With the discussion shifting to the Washington St. park, Mr. Whitehead expressed the opinion that the property should be sold, with the proceeds put back into Parks and Rec. The playground equipment had to be removed at the direction of the boro’s insurance carrier; although exact figures were not available, it could be extremely expensive to replace it. "I don’t feel taxpayers should be putting revenue into it when it could be put back on tax rolls," he said, but added that he was open to discussion. Mr. Kelly suggested that sale of the property be with the contingency that a house be built as the number of boro properties being demolished has resulted in a decrease in tax revenues; he also suggested that proceeds of the sale be applied towards the planned river front park.

Mr. Kuiper stated that the property should be held for off-street parking for West Main St. residents during snow emergencies until that problem is resolved. "Until we get a definite solution there," he said, "the park is for emergency parking. If we sell it, what do we do with West Main St.? I’d like to see it back on the tax roll, too, provided we sell it with the stipulation that a home be put on, but I don’t want to mess up this other deal."

Mr. Whitehead asked, "Will Parks and Rec. still take care of it until (this) gets resolved?" Mr. Hennessey responded, "I would say the streets department would be in charge if it’s not being used as a park."

Mrs. Biegert noted that it had cost $15,000 to pave the boro building parking lot; costs to pave the Washington St. property are expected to be similar to that amount.

Mr. Kuiper said, "My understanding was to repave the existing blacktop; it’s only going to be a temporary parking area." Mr. Whitehead asked, why should the boro be paying for a few people to park on boro property? Parking is a problem all over in a snow emergency.

A motion carried to sell the property, with Mr. Kuiper’s the lone dissenting vote. Mr. Whitehead stressed that council will still work on the West Main St. problem.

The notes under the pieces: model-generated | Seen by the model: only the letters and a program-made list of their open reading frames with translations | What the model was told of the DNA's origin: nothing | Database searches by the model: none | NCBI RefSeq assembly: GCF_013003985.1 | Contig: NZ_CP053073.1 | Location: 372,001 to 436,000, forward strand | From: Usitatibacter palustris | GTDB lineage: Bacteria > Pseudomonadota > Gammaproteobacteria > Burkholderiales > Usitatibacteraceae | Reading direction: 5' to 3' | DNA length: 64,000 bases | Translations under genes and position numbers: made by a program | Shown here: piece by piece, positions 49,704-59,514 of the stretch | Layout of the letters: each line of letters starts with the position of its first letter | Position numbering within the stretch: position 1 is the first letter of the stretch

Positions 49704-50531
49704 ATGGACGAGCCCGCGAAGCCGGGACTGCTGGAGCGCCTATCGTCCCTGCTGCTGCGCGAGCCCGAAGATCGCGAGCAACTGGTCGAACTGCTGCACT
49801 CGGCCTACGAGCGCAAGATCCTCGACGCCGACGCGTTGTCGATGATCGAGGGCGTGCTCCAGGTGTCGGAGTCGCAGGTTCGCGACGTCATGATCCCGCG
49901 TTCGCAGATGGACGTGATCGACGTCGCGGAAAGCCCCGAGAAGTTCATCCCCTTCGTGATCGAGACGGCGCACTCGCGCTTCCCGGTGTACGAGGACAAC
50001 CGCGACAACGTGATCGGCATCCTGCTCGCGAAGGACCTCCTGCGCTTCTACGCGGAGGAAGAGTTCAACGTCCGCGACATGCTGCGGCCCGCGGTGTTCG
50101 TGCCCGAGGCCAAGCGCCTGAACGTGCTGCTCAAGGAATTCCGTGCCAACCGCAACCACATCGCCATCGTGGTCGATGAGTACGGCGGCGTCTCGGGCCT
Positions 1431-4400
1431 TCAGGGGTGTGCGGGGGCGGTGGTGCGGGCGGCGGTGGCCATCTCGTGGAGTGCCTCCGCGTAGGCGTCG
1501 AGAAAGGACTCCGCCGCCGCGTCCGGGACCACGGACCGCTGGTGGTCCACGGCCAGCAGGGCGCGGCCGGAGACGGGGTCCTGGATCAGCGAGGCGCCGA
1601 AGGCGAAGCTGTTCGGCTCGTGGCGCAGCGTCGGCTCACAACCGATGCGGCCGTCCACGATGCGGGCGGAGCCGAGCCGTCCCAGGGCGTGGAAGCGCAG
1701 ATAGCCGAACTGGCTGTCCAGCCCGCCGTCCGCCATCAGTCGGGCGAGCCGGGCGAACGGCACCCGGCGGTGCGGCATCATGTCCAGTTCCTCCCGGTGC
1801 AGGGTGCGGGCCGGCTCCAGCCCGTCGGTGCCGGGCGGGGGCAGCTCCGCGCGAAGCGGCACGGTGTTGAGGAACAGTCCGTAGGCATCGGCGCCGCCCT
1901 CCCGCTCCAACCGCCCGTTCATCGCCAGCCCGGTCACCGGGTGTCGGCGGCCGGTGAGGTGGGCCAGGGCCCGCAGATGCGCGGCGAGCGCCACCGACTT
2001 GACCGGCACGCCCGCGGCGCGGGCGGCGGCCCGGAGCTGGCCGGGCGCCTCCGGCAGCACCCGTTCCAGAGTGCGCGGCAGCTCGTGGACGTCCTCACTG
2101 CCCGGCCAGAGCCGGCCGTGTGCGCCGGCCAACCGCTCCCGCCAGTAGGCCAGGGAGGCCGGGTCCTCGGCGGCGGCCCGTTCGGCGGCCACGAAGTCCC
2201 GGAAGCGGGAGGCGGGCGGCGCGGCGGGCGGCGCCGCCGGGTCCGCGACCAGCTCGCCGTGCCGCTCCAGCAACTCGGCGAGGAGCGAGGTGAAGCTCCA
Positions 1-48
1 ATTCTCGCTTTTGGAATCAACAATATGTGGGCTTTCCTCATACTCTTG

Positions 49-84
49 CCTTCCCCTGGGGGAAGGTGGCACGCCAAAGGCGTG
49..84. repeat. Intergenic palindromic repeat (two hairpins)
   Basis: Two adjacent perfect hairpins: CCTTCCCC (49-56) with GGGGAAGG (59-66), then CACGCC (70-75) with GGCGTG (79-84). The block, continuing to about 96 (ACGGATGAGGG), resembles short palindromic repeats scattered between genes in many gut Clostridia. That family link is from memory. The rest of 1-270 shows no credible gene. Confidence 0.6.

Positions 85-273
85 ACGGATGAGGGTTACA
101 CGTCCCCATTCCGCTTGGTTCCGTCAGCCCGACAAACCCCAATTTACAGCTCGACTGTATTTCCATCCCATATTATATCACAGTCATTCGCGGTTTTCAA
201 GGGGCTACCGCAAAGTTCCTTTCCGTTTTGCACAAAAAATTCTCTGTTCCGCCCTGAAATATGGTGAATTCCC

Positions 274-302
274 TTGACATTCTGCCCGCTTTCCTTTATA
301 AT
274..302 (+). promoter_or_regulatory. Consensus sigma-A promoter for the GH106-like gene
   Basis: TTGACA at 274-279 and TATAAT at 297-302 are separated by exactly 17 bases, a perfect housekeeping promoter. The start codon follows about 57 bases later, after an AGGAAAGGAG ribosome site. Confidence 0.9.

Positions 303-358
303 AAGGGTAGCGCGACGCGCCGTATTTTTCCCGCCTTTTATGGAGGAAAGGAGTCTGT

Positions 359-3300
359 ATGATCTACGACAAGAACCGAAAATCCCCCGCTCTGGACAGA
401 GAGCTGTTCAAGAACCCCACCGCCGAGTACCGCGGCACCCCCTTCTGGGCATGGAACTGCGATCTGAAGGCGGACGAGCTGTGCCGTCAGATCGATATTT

Mrs. Frederick asked the committee about the condition of the girls’ softball field at the Prospect St. park. Mr. Hennessey said that the revenues from advertising signs at the field must be used towards maintenance of the field, but apparently there is a disagreement between the softball and little leagues as to what should be done; he agreed to contact those organizations to discuss the situation.

In closing, Mr. Kelly noted that the Parks and Rec. committee has been comprised of pretty much the same people for the last six or seven years; if anyone knows anyone who is interested in the whole spectrum of sports, he said, "we could use some help, some fresh faces."

During public comment, Shane Lewis was clearly unhappy with council’s decision to sell the Washington St. property. "We (the committee) spent four or five months coming up with a short term solution," he said. "Are you going to be willing to help us come up with another short term solution?"

"Yes," Mr. Whitehead responded. "My concern is pouring money into it... if we could raise taxes five mils, we could do anything, but we can’t do that. We’re trying to keep it at a half mill increase. I can’t see streets taking over maintenance (of the property)." He added that he was concerned as to the costs of liability and of cost of paving. And, there are also parking problems on Washington and Prospect Streets as well as East Hill. "Everybody has to be off the streets in a snow emergency, not just West Main St. I can’t see the boro taking on the burden of ‘park’ when it’s not a park anymore." He pointed out that it would probably take some time before the property is sold.

"Now we have to go back to square one," Mr. Lewis said, after spending months to come up with a short term solution. Mrs. Frederick responded that, "At that time we weren’t ordered by the insurance company to remove the equipment. Everything changes."